But the public is to blame as well, experts say, calling for better pay for the policemen and development of a ‘driving culture’
Police officers issuing fines against traffic violators in Ho Chi Minh City’s Binh Thanh District.
When two teenagers were ordered to pull over by traffic police in Da Nang City last Friday for driving a motorbike in the wrong direction on a one-way street without wearing crash helmets, they did not oblige.
In the ensuing chase, Vo Duy Quang, 18 and Pham Duy Linh, 19, fell down on a section of Hoang Dieu Street. But neither of them was scared or repentant.
Instead they began to swear at and accuse the policemen of beating them up. They also called up relatives and friends to rush to the place and prevent the police from seizing the bike. Furthermore, they blocked traffic and attempted to instigate the public into opposing the officers.
The incident, which happened at around 9 a.m., seriously disrupted traffic on the street.
It was the latest among several recent incidents where drivers have openly defied traffic cops despite having violated the law.
Experts say the increasing tendency to oppose the police stems from an antipathy rooted in the widespread perception that the latter are thoroughly corrupt.
On Tuesday, Da Nang police said they will ask prosecutors to file charges of causing public disorder against eight people involved, including the two teenage drivers.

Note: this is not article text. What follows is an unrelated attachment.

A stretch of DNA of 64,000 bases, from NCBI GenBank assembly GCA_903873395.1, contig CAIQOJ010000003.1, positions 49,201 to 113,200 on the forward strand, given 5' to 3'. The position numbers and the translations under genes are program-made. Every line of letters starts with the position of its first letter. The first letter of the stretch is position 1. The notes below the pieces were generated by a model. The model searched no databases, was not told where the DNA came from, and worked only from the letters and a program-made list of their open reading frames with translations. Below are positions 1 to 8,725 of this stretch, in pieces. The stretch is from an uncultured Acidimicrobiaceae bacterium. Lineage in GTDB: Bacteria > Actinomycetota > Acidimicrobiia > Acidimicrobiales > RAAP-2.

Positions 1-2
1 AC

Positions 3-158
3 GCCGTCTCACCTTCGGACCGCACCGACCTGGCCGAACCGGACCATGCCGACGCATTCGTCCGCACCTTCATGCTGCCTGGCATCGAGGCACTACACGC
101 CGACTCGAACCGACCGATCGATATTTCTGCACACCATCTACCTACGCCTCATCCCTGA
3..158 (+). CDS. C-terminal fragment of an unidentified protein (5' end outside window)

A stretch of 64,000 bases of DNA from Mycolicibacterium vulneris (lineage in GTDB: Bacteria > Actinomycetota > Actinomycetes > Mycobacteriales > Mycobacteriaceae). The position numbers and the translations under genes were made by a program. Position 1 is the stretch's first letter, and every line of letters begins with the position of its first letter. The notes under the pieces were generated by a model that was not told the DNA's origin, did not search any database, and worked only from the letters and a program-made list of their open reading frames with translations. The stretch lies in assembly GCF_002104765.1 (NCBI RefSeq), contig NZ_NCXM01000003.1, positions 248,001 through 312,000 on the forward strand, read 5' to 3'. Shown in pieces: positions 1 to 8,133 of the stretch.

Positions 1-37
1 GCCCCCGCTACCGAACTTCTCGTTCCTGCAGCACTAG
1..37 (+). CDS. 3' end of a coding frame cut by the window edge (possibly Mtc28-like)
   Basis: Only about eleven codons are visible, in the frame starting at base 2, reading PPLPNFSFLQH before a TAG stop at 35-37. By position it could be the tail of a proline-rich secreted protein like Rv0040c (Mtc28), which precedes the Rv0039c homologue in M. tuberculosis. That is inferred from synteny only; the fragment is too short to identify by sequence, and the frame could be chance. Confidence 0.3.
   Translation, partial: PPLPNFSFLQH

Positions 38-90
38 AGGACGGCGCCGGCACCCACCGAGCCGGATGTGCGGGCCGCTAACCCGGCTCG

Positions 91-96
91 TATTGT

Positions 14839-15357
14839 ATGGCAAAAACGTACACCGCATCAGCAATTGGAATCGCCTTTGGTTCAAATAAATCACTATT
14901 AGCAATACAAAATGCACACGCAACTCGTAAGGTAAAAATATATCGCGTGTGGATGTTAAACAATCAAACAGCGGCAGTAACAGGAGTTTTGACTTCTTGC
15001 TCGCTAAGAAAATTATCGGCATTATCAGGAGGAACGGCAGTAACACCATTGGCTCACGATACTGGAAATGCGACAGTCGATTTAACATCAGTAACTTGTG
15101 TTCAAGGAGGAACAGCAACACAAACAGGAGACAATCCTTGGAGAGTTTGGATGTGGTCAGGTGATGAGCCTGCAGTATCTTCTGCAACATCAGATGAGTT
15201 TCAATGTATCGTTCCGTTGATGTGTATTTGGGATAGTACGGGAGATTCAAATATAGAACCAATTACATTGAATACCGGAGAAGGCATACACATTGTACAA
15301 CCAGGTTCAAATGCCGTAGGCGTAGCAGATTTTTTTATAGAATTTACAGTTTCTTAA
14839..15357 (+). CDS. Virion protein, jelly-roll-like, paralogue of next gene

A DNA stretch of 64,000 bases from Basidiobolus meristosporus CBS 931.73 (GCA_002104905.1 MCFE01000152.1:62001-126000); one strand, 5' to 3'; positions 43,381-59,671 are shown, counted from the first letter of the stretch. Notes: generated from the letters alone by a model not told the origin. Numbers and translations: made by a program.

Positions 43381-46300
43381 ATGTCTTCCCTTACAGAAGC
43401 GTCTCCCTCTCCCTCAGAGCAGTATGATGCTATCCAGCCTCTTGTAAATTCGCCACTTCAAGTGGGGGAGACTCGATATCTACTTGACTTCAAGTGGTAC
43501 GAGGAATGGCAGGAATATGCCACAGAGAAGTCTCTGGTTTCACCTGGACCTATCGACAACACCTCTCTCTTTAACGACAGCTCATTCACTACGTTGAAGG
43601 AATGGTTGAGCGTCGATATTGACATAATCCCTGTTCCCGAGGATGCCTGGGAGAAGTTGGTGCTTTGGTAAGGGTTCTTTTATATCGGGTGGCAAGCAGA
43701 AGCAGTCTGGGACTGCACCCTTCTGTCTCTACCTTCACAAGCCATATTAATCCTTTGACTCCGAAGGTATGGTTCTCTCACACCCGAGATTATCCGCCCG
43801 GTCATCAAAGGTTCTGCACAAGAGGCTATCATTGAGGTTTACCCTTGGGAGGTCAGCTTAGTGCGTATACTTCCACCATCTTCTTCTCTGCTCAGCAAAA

Senior Lieutenant Colonel Nguyen Hai Thuan of the Da Nang Police Department said preliminary investigations have found several people involved in the dispute were in no way connected to Quang and Linh.
Truong Hoa Binh, director of the Center for Public Opinion Poll (CPOP) under the Institute of Sociology, said the increase in negative responses to traffic policemen on duty was a problem of image.
“We cannot say that the public image of a Vietnamese traffic police officer is that he is immoral or unethical, but, at the same time, the perception is also not one of an honest person,” he told Vietweek.
“Recent fights between police officials and drivers have deepened the negative perception,” he said.
In a recent case, a traffic cop in Ninh Binh Province was suspended after a video on the internet showed him beating a truck driver until his club broke.
The police officer was identified as major Hoang Van Trong of Ninh Binh Police Department’s Traffic Police Division.
In another case, police in the northern province of Lang Son have arrested a man who threatened to assault two traffic police officers with a broken bottle on June 7.
A video posted on YouTube showed that the young man who was stopped for not wearing a helmet used foul language against the police, and threatening them with a glass bottle that he broke. He also managed to get an iron chain from a local’s house as an additional weapon to threaten the cops with. More than 10 people were watching the drama as it unfolded in Dong Dang Town.
One of the police officers called for support, but the man left on his motorbike before reinforcements arrived.
The case of the policeman beating a driver has attracted more comments from readers than the one in which the cops were on the receiving end.
Binh of CPOP said government officials like traffic policemen must know they are under constant public scrutiny are should not engage in any wrongdoing.
“Repeated wrongdoings by some officials will give a bad reputation to the entire police force,” he said.
In the Da Nang case, he said everybody was aware that the two motorbike drivers were drunk, but they focused on finding wrongdoings on the part of traffic police officers.
According to the World Bank's Vietnam Development Report 2006, companies perceived traffic police as the most corrupt institution in Vietnam.